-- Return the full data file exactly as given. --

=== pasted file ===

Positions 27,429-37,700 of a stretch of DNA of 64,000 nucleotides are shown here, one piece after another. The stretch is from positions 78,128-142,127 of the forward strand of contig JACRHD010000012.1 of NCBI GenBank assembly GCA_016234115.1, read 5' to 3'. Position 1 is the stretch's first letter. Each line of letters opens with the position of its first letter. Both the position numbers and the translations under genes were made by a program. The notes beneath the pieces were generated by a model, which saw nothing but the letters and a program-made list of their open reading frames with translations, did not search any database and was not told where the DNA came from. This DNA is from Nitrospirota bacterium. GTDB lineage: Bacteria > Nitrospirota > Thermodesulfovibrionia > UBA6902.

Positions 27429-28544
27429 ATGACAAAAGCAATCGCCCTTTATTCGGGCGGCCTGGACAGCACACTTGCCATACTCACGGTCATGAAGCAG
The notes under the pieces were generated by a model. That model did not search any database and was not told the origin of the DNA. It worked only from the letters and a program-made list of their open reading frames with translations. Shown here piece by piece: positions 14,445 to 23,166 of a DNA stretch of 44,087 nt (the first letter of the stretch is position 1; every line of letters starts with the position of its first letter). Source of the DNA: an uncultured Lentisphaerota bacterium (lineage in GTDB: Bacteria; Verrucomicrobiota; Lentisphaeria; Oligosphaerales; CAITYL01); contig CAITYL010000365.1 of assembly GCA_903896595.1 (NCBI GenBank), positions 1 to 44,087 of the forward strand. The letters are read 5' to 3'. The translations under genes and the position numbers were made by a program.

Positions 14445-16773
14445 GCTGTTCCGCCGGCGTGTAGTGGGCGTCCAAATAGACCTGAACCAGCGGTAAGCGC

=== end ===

Positions 27,429-37,700 of a stretch of DNA of 64,000 nucleotides are shown here, one piece after another. The stretch is from positions 78,128-142,127 of the forward strand of contig JACRHD010000012.1 of NCBI GenBank assembly GCA_016234115.1, read 5' to 3'. Position 1 is the stretch's first letter. Each line of letters opens with the position of its first letter. Both the position numbers and the translations under genes were made by a program. The notes beneath the pieces were generated by a model, which saw nothing but the letters and a program-made list of their open reading frames with translations, did not search any database and was not told where the DNA came from. This DNA is from Nitrospirota bacterium. GTDB lineage: Bacteria > Nitrospirota > Thermodesulfovibrionia > UBA6902.

Positions 27429-28544
27429 ATGACAAAAGCAATCGCCCTTTATTCGGGCGGCCTGGACAGCACACTTGCCATACTCACGGTCATGAAGCAG
The notes under the pieces were generated by a model. That model did not search any database and was not told the origin of the DNA. It worked only from the letters and a program-made list of their open reading frames with translations. Shown here piece by piece: positions 14,445 to 23,166 of a DNA stretch of 44,087 nt (the first letter of the stretch is position 1; every line of letters starts with the position of its first letter). Source of the DNA: an uncultured Lentisphaerota bacterium (lineage in GTDB: Bacteria; Verrucomicrobiota; Lentisphaeria; Oligosphaerales; CAITYL01); contig CAITYL010000365.1 of assembly GCA_903896595.1 (NCBI GenBank), positions 1 to 44,087 of the forward strand. The letters are read 5' to 3'. The translations under genes and the position numbers were made by a program.

Positions 14445-16773
14445 GCTGTTCCGCCGGCGTGTAGTGGGCGTCCAAATAGACCTGAACCAGCGGTAAGCGC